Deputy arrests assault suspect
A store clerk at a Warrenville gas station was stabbed by an armed robber early Monday, and sheriff's officials arrested an Aiken man who walked out of nearby woods 15 minutes later.
Michael Eugene Key, 36, of the 200 block of Chesterfield Street, Aiken, was charged with armed robbery and assault and battery of a high and aggravated nature.
The victim, Kathy Franklin, 46, told investigators the suspect walked into The Depot store on Augusta Road in Warrenville and carried snacks and a drink to the counter. The man then walked behind the counter and demanded money.
The subject suddenly stabbed the employee in the left arm with a sharp metal instrument and ran from the store. A deputy responding to the incident arrested Mr. Key when he walked out of the woods on Howlandville Road.
The victim was treated at the store by Aiken County Emergency Medical Services.
Civil trial on shooting postponed
A judge agreed to postpone a civil trial related to Arthur Hastings Wise's alleged shooting rampage through the R.E. Phelon Co. plant until after the suspect's capital murder trial is complete.
Stanley L. Vance, a former security guard at the plant who was injured in the shootings, is suing R.E. Phelon Co., claiming plant managers were negligent in failing to warn him that Mr. Wise was dangerous and prone to violence.
The plant denies the lawsuit's allegations.
Mr. Vance was the first one shot in the rampage Sept. 17, 1997, and he suffered severe personal injuries, the suit states. The civil trial was set to begin Monday in the Aiken County Court of Common Pleas.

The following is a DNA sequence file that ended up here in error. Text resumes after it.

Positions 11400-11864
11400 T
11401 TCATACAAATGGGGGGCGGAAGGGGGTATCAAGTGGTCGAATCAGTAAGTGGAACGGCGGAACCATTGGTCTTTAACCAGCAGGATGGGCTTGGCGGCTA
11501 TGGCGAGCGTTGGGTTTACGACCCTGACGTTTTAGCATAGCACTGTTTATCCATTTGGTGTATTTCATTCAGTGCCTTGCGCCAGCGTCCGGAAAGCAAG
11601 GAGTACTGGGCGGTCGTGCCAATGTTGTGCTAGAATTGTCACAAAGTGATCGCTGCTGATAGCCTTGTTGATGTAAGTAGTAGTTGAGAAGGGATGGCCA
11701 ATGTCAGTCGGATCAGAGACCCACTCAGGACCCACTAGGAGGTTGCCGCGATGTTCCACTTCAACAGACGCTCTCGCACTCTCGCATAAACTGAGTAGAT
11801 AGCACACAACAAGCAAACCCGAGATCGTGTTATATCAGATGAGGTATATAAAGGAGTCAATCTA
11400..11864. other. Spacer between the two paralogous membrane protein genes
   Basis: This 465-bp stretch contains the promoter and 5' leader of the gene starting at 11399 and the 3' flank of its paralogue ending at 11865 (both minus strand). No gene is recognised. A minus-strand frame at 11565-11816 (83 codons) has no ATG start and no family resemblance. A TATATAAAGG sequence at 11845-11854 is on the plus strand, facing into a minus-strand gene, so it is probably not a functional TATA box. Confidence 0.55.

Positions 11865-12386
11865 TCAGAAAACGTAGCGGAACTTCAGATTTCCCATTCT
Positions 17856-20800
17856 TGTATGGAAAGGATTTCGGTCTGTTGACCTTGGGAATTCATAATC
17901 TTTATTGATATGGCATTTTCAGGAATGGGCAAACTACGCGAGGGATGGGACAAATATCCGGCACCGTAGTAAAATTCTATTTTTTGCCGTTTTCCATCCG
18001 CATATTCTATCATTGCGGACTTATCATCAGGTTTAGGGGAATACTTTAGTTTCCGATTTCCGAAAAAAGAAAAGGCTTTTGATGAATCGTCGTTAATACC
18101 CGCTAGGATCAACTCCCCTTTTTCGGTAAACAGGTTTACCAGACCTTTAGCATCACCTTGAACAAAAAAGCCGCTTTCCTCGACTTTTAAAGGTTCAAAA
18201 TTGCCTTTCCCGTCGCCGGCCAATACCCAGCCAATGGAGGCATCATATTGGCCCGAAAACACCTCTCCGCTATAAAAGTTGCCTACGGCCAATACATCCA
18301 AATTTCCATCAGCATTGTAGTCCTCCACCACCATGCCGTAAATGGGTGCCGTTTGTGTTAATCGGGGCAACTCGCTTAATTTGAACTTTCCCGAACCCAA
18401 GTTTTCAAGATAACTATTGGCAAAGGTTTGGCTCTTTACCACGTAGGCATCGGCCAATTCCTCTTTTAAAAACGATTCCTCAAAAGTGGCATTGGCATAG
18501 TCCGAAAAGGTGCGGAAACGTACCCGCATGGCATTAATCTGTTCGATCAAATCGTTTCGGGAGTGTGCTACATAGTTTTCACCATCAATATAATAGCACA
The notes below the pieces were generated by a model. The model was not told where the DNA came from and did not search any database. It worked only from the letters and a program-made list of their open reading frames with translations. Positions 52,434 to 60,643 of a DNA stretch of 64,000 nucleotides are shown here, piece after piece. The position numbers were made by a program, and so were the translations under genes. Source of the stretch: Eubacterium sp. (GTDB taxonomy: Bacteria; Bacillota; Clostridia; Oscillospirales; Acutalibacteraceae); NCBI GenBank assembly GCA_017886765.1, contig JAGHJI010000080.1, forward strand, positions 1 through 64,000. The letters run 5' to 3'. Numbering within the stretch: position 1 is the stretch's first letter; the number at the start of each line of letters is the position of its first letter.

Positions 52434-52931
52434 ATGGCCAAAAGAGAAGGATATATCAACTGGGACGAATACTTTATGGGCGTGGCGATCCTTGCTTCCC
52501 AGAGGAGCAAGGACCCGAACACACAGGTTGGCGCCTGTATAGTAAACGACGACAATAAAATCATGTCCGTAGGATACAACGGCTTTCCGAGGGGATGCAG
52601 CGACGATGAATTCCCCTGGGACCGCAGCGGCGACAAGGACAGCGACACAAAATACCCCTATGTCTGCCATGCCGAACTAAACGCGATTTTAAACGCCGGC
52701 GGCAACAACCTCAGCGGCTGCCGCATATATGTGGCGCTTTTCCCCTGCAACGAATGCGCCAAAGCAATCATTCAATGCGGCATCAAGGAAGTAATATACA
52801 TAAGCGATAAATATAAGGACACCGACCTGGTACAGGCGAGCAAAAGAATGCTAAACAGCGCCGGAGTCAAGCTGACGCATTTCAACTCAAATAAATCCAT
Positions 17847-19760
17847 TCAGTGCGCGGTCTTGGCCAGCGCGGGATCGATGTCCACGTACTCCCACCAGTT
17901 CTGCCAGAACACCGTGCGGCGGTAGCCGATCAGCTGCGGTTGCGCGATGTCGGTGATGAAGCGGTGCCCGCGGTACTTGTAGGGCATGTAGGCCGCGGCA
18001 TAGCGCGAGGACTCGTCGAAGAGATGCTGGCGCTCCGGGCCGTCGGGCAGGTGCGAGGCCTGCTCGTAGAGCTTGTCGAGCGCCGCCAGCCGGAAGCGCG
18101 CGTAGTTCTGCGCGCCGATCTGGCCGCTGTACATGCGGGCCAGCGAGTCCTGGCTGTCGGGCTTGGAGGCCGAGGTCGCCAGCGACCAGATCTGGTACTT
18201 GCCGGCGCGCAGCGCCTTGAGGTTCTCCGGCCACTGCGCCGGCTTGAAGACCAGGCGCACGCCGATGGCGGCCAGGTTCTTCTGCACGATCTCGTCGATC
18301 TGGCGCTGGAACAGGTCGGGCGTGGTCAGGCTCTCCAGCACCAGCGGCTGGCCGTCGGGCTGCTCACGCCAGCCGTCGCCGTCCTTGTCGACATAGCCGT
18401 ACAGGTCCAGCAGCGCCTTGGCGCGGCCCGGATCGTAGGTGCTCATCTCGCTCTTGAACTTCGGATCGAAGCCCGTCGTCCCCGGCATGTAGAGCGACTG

A court date for the capital murder trial has not been set. Mr. Wise is accused of walking into the plant and killing four employees: Sheryl Wood, 27, David Moore, 30, Leonard Filyaw, 30, and Charles Griffeth, 56.
Meeting will focus on rezoning
THOMSON -- McDuffie County commissioners are scheduled to consider a controversial rezoning tonight for a proposed 426-acre industrial park north of Interstate 20 near Thomson.
The rezoning request by the county's Development Authority was approved last year and later affirmed by the county's Planning Commission and full County Commission.
However, after challenges by residents opposed to the project and a lawsuit challenging the rezoning, the development authority later resubmitted the application after correcting a number of "procedural errors," said McDuffie County Planning Commission Director Fred Guerrant.
The Planning Commission already approved the resubmitted application, which will be considered by the full county commission during today's 6:30 p.m. meeting in McDuffie County Courthouse.
Storms divert Atlanta flights
Storms brought more flights than usual to Augusta airports and caused brief power outages late Sunday and early Monday.
A few flights destined for Atlanta were diverted to Augusta because of bad weather, said Al McDill, director of Augusta Regional Airport at Bush Field. The airport fueled about a half-dozen such flights, he said.
Fifteen to 20 Georgia Power customers were without electricity from about 5:30 to 7:30 a.m. Monday, said John Sell, a spokesman for the utility. A downed tree severed a power line, causing the outage, Mr. Sell said.